“Justice in France”: a program to “bring justice out of its ivory tower”

A first on French television: the cameras enter the courtrooms. Dominique Verdeilhan, presenter of the new monthly magazine of France 3 shot partly in the courts, will decipher the mechanisms of “everyday justice”.

Bring the viewer into the courtroom, and bring justice into the living room of the French. It is the ambition of Justice in France, new monthly magazine from France 3 broadcast this Wednesday at 11:10 p.m., which, for the first time on French television, installs its cameras in the courtrooms. Not to do “an American show”, wishes to specify Dominique Verdeilhan, face and pedagogue of the show, but for “to decipher, educate and bring justice out of its ivory tower”. What business will we see there? What are the pitfalls of this unprecedented intrusion of television into the courts? Explanation with the expert journalist of the judicial system.

Is filming hearings a first? The cameras could not, until now, enter the courts?
Since 1954 and the trial Gaston Dominici, the cameras were indeed prohibited from entering the courtrooms to film the trials. During this affair, which had unleashed passions, it was felt that the presence of television and photographers had disturbed the serenity of the debates. Following this, the law was amended, no longer authorizing cameras to enter courtrooms except to film a few images before the start of the trial, and on condition that the president, the magistrates, the lawyers, the defendant, the victims agree. Coverage of the proceedings in images could only be ensured by courtroom drawings.

An exception was nevertheless created in 1985 by the Badinter law, authorizing the recording so-called “historic” trials (Barbie, Touvier, Papon, AZF, attacks of November 13). But on condition that they are broadcast only after a period of fifty years. There were also a few documentaries made from the filming of trials, but this remained very exceptional. Things have changed in recent months with the law “on the transparency of justice”, voted in December 2021, which now authorizes the filming of hearings for the purpose of information and education. What had been exceptional since 1954 will therefore be able to become regular.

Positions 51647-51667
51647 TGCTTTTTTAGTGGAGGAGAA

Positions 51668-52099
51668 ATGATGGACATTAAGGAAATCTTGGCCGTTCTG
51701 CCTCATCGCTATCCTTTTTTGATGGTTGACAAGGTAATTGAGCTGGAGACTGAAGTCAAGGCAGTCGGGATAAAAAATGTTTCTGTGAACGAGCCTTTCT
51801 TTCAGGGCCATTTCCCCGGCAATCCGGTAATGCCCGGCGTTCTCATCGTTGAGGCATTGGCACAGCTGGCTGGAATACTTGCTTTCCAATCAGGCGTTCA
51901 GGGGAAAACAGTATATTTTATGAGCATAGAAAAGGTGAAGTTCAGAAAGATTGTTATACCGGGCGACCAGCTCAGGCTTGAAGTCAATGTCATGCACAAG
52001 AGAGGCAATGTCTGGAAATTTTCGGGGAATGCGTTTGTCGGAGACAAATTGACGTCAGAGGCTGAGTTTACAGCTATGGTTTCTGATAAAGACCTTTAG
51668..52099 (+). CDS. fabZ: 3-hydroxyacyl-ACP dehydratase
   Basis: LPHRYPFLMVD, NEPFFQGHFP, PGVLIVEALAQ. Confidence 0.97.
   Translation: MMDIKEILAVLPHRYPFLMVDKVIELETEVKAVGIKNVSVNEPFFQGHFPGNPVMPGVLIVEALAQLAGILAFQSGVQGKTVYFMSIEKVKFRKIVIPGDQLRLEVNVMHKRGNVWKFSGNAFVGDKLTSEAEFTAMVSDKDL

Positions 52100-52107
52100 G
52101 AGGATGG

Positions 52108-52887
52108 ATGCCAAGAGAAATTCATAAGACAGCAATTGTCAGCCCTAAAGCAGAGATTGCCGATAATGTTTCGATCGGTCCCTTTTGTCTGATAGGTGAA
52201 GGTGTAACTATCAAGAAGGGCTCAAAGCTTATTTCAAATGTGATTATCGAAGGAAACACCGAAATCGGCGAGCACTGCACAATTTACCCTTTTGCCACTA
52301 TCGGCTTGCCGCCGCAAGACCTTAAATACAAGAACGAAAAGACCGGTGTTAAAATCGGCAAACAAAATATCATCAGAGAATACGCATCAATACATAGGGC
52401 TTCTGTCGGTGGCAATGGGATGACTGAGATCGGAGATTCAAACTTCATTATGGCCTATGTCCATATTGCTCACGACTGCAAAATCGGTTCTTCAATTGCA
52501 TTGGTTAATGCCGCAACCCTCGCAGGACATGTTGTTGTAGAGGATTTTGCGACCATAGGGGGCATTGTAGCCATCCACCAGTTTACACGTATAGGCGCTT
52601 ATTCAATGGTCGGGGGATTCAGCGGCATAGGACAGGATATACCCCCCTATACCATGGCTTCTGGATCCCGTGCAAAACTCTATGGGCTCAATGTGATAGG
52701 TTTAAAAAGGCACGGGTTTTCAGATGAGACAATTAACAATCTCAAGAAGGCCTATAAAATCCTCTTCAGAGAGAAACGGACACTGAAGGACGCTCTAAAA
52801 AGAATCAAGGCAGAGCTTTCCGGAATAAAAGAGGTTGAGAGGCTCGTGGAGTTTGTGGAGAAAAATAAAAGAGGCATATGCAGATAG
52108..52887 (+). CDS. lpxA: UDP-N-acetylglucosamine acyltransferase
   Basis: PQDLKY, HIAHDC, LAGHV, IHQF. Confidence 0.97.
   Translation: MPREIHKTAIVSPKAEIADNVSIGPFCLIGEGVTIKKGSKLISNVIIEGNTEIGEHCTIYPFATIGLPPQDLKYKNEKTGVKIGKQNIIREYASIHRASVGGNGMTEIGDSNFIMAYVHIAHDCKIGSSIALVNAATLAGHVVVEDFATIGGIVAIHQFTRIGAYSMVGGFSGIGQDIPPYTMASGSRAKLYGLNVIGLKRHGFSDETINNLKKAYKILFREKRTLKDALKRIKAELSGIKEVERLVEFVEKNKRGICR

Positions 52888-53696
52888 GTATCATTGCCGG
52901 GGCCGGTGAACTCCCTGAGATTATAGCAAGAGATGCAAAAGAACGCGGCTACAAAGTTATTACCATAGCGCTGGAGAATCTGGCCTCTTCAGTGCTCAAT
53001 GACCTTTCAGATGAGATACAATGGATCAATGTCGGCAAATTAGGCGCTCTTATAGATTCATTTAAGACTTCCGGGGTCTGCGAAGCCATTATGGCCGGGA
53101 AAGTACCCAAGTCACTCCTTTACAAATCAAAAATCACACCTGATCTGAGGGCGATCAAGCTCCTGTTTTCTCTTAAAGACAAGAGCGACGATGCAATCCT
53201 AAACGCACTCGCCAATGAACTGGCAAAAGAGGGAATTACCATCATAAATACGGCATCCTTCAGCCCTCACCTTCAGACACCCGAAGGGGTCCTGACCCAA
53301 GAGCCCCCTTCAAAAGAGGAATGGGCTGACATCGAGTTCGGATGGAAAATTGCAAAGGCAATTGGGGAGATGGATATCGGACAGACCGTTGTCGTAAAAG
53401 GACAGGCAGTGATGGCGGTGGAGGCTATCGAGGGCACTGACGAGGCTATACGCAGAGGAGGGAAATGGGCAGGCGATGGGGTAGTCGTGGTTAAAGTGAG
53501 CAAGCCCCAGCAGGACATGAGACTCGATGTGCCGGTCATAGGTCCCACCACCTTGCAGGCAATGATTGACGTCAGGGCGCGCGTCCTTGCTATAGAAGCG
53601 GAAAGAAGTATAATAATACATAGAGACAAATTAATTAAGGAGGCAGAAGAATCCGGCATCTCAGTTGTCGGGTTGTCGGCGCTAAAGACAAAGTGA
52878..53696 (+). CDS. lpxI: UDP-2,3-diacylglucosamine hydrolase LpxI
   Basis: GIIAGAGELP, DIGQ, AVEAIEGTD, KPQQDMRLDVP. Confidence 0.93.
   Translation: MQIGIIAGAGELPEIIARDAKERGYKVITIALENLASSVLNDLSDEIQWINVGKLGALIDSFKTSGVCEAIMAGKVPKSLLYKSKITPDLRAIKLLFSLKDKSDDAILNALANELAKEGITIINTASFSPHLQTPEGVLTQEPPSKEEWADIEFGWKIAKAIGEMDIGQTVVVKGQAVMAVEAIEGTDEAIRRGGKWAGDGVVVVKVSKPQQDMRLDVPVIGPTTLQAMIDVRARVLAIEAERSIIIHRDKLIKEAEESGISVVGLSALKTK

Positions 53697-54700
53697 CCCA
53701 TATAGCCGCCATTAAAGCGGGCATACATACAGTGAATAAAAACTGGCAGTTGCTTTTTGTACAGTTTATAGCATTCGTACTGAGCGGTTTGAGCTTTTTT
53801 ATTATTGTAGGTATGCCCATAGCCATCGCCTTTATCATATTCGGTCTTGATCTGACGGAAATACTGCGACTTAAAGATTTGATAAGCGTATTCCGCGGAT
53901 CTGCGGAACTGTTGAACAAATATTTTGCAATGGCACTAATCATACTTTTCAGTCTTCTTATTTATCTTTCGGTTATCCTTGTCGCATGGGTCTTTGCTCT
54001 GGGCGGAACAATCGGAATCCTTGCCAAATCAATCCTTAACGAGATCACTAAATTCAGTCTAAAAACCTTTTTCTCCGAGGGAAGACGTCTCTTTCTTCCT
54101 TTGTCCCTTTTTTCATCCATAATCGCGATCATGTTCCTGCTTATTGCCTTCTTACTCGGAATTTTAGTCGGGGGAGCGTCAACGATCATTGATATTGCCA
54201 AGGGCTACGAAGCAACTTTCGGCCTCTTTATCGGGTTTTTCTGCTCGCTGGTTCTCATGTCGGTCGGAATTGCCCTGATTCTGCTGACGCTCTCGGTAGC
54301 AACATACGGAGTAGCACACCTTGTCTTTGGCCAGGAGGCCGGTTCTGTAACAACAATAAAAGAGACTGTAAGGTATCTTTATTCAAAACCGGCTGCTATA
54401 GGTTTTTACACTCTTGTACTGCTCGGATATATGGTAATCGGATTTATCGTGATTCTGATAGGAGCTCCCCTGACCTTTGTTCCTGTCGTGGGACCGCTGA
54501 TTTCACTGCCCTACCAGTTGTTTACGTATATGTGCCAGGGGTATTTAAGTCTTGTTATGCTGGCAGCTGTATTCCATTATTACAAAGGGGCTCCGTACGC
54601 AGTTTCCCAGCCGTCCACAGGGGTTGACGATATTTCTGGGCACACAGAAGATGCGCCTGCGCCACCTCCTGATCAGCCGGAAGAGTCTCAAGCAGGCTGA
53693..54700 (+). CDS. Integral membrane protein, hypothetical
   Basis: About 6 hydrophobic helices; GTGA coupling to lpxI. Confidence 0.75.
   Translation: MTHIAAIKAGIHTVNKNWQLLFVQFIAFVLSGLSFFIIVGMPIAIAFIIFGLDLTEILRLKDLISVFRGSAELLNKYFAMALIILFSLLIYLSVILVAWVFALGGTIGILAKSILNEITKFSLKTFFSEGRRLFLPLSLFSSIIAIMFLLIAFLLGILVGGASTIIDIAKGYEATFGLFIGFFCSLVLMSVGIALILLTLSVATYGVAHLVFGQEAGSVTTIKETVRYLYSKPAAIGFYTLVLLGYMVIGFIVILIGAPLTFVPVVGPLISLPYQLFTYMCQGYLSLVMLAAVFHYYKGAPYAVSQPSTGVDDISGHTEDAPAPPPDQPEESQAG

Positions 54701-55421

What led to this change in the law?
For a long time, everyone had agreed that the situation, frozen since 1954, had to change. In 2004, already, the Keeper of the Seals, Dominique Perben, had begun a reflection on the subject. At the time, I had also been part of the Linden commission, responsible for looking into the problems that the presence of cameras in the courts could pose. We had submitted a report, which was ultimately not followed up. It finally took until 2021 for a new Keeper of the Seals, Éric Dupont-Moretti, to relaunch and concretize the idea of ​​​​changing the law. Development which makes this monthly program possible today, born of an agreement signed by France Télévisions with the Ministry of Justice.

The immersion sequences in the courts represent 35 of the 52 minutes of the “Justice in France” programme.

France TV Press – Morgane Production

Concretely, what will “Justice in France” show?
The aim of the program is to bring the viewer back into the courtroom to allow him to follow what is called “everyday justice”. This is not Johnny Depp’s trial, we are not at all in show justice, the big media trials. The first issue is thus devoted to correctional cases, mainly traffic offences. The next broadcasts will show sequences shot in the office of a family court judge or in a court managing cases of over-indebtedness. We will also film the assizes, the immediate appearances or the children’s judge, public hearings, but also cabinet hearings which are held behind closed doors.